Located in Andalucía, Spain’s southern-most province, Granada is a city with mild winters at the foot of the Sierra Nevada and stifling, sultry summers. Granada’s proximity to the mountains makes for chilly nights and morning, however, so be sure to pack layers that’ll keep you comfortable with the fluctuating temperatures.
Best Time to Fly to Granada
Travelers looking for an Andalucian experience they’ll never forget are sure to book their flights to Granada long before their stay throughout Semana Santa. During Semana Santa, or Holy Week, visitors will witness Granada at the peak of its seasonal popularity: The streets teem with enthusiastic onlookers who are out to see the processions that pass through the city. Floats devoted to the Virgin Mary, the Stations of the Cross, and Jesús de los Gitanos pass through the major avenues on the shoulders of hooded men with live musical accompaniment, and the spectacle is a captivating display for locals and visitors alike.
Due to Granada’s famed customs when it comes to celebrating Semana Santa, booking Granada flights and lodging should take place months in advance.
After Semana Santa, the best time to find cheap flights to Granada would be just after New Years in order to take advantage of prime skiing time in the Sierra Nevadas. The looming white peaks seen from any point in Granada provide fantastic skiing and winter sport conditions, and busses depart regularly from the Estación de Autobuses de Granada to the mountains throughout the year.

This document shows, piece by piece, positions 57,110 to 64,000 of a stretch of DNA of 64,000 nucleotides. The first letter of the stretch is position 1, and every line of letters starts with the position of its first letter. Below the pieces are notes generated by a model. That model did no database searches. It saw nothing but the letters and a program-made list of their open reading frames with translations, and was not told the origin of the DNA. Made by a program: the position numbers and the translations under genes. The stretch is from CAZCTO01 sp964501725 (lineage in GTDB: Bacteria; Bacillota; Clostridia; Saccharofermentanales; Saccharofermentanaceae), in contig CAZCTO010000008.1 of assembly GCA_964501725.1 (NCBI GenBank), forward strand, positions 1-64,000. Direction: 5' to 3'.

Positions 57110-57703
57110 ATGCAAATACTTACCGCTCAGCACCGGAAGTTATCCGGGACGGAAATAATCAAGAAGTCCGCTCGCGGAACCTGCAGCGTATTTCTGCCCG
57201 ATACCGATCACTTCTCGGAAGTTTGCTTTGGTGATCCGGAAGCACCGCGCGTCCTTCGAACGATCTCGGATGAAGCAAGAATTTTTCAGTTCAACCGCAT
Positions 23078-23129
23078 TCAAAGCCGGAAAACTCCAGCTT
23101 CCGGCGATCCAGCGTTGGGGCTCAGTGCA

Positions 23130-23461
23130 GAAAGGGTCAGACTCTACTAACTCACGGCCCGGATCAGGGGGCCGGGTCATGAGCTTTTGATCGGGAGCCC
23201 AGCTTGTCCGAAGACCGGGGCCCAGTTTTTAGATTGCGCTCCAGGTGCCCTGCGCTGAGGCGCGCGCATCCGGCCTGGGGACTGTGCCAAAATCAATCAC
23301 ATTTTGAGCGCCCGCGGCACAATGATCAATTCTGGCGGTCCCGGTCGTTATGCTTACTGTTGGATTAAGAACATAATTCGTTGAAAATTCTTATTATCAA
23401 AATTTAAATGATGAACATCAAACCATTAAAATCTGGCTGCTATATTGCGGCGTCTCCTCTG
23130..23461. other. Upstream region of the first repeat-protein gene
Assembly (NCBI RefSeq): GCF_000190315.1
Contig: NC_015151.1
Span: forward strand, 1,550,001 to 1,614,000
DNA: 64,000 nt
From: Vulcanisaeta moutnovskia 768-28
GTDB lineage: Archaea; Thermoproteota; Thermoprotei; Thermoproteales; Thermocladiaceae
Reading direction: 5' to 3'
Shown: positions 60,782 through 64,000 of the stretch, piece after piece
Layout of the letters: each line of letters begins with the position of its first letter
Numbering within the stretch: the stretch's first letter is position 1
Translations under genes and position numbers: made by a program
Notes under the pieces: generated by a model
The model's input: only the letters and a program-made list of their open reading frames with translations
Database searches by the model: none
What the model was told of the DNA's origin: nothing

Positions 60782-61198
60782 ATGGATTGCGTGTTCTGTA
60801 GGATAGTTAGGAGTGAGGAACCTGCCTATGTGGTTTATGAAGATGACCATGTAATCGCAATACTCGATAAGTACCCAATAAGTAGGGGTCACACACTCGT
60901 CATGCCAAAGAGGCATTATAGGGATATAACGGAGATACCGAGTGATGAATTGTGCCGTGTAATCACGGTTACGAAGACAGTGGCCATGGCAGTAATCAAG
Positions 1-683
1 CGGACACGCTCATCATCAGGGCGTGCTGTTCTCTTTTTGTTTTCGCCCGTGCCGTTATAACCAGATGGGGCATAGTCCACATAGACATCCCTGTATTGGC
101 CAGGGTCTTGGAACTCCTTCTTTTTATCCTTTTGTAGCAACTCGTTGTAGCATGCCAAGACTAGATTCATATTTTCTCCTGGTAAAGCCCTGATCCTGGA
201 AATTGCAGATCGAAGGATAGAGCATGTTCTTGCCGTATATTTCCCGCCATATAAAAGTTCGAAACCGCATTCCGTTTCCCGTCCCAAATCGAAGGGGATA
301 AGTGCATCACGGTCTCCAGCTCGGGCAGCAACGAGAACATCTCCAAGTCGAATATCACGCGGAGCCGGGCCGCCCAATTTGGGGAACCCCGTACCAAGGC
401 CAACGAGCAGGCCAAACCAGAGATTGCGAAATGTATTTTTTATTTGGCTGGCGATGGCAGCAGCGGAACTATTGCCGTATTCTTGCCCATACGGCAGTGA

The dry, hot weather that plagues Andalucía during the summertime tips the temperature upwards of 100 degrees Fahrenheit. As a result, the streets are bare during siesta as Granada’s residents try to beat the heat by sleeping through it. Cheap flights to Granada may be easier to come by during this period, and day trips to the beach towns of Almeria, Almuñecar and Málaga will give you an opportunity to soak up the sunshine on the seashore instead of roasting on Granada’s city sidewalks.
Getting around Granada
Buses are the most common way to get around in Granada. They’re also the most efficient. You’ll be glad you’re sitting in a bus when it starts chugging up the steep hills of the Albaicín. Once there you can see the Alhambra from the Plaza San Nícolas. The buses run until 11pm and you can catch most of them on the Granada’s main street, Gran Vía. You can also rely on taxis to get around, which are fairly cheap. Rates are a bit higher after the sun sets.
Granada Travel Information